Sunday, December 3, 2017

What can I do as a Hindu in these challenging times?

Published first on -A Guide for Every Hindu Who wants to Practice Sanatan Dharma But Doesn’t Know Where To Begin 

Disclaimer: This article is not a sanctimonious lecture, nor is it must do prescription. Over the past several months, the same theme came in discussions as to what one can do as a Hindu. This is merely a compilation to serve as a memory jogger for everyone considering themselves a Hindus. It is not meant to be comprehensive or complete, but to provoke one’s thoughts towards our precious roots.

            We live in interesting times. At the flick of a button we have access to a steady stream of books, audio and video spiritual talks, discourses, pravachans, bhajans from a myriad gurus and paramparas. The Guru market is ever flooded with one too many Gurus. Every follower has become a sincere PR extension in the Guru market and this is evident with every aspirant’s experience. They are constantly being marketed by the different Guru’s prescriptions – some alive and some from the past. Are these the panacea to what ails the modern Hindu society? Still many of the Hindus are not clear what they can do to protect or practice Sanatana Dharma. Let us dive in.

            To understand what one can do as a Hindu, one must start with the self as with our actions are limited. We must understand that our actions can collectively have an impact on the society and generations, yet it begins with the individual and ends right there. If we have a proper insight into this personal responsibility we all share, each one of us has the potential to create this marvelous transformation. Instead of waiting for Kalki Avatar’s appearance or some other avatar, we can be busy creating the groundwork for their arrival. Are we even worth being redeemed by Avatars or are we so disconnected from Dharma that they need not bother?

Are we the Adhikari? The most important question we must ponder is what I can do. Sanatana Dharma has always insisted on being an Adhikari to perform a task optimally. First Adhikara we must all have is to an intense desire to be a TRUTHSEEKER and realize that the wisdom of the rishis. Our scriptures are laden with layers of wisdom which any individual can keep mining for thousands of janmas. To understand the value, we must familiarize ourselves with one. The best starting point for most aspirants is the Bhagavad Gita. Depending on our vasana baggage, we may find ourselves drawn to different commentaries. (Read BMI as teaching aid to identify your spiritual proclivities) Despite our affinities, we must try to meditate upon the original sloka and try to lead our lives.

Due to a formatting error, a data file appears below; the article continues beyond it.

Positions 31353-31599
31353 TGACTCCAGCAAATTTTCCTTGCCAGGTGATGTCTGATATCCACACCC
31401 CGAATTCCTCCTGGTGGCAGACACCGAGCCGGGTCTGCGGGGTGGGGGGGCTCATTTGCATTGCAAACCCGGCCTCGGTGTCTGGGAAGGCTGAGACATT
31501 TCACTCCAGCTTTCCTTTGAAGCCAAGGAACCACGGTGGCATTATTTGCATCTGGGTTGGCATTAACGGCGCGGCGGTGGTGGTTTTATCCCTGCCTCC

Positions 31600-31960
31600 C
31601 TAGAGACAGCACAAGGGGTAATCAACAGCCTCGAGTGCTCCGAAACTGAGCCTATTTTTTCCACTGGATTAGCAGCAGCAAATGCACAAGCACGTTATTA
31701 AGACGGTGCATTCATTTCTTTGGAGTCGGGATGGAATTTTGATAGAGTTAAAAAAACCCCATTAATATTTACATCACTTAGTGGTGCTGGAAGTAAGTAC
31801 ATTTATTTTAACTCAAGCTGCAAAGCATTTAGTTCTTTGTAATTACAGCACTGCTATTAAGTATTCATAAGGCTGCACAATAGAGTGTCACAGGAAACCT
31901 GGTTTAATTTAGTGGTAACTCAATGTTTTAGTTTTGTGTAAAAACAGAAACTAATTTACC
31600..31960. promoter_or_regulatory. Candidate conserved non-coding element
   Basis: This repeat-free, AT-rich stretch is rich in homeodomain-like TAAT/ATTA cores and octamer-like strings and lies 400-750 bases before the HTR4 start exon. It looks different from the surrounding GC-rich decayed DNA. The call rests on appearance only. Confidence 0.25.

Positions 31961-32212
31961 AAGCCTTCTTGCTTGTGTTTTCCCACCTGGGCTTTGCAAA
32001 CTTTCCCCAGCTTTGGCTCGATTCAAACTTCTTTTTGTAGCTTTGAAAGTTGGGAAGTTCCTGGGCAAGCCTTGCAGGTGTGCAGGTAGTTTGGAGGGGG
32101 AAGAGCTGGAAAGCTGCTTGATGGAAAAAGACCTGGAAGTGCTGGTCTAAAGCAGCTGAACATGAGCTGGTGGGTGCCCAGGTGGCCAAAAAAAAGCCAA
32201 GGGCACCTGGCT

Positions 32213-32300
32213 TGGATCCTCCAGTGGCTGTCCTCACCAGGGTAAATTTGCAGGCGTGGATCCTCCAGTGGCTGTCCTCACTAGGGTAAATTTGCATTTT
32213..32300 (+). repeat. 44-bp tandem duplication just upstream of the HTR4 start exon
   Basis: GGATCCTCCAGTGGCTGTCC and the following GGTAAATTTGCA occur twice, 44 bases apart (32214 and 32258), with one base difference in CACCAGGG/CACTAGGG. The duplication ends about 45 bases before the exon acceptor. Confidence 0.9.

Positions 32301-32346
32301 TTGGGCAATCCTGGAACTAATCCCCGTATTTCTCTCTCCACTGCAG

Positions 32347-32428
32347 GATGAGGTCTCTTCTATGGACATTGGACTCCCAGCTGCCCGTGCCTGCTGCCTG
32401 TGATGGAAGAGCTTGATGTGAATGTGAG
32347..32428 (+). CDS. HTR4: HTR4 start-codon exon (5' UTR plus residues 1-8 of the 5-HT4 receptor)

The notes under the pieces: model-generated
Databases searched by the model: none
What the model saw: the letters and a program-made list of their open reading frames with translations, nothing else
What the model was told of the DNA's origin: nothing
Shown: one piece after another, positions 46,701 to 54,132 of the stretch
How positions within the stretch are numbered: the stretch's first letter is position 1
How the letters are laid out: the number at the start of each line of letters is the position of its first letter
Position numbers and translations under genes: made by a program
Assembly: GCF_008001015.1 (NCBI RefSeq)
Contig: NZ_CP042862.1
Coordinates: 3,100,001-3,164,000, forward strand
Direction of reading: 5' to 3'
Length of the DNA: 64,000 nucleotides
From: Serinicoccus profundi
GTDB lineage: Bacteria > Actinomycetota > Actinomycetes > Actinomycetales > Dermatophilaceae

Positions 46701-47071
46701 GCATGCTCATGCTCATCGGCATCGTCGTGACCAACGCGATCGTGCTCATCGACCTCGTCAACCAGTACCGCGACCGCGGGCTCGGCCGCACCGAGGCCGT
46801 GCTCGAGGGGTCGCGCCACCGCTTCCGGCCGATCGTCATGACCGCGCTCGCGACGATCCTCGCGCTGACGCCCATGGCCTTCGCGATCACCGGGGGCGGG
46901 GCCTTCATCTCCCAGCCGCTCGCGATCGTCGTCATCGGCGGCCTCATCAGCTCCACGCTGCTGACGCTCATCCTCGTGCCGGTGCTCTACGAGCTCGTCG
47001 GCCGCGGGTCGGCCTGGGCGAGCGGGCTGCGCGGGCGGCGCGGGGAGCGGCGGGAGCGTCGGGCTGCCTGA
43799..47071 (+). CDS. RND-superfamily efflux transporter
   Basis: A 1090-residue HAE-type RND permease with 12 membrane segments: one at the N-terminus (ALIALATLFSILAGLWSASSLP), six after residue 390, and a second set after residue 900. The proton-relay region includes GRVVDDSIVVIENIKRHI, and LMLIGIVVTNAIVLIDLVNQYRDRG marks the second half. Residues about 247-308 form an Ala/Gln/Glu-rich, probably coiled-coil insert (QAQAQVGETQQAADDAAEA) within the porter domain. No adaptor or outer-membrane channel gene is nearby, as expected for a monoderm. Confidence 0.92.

It is very important to become the ideals we are after. Again Bhagwan Krishna has laid the super highway for us in Bhagavad Gita. Try to identify and cultivate these qualities as it will not only raise us spiritually but also benefit our daily lives – (Part I, Part II and Part III).

            Before rushing to fix the worldly problems or wonder about spiritual growth, the solution is to begin gathering these adhikararas. Then and only then we can be effective

            Taking a dharmic stance begins and ends with each individual self. Work on a rigorous character improving program which involves svadhyaya and introspection.

It must be emphasized that most Hindu scriptures are filled with lots of practical applications and are not just for the elderly, communal, overly religious, fringe elements. These are for all human beings. Unlike other religions that center on their God or some stories, most of the scriptures hold deep thoughts that can elevate anyone who can absorb and are not religious. They revolve on helping deepen our understanding on Atma and Paramatma and help us self-actualize and self realize the subtle truths behind our very existence.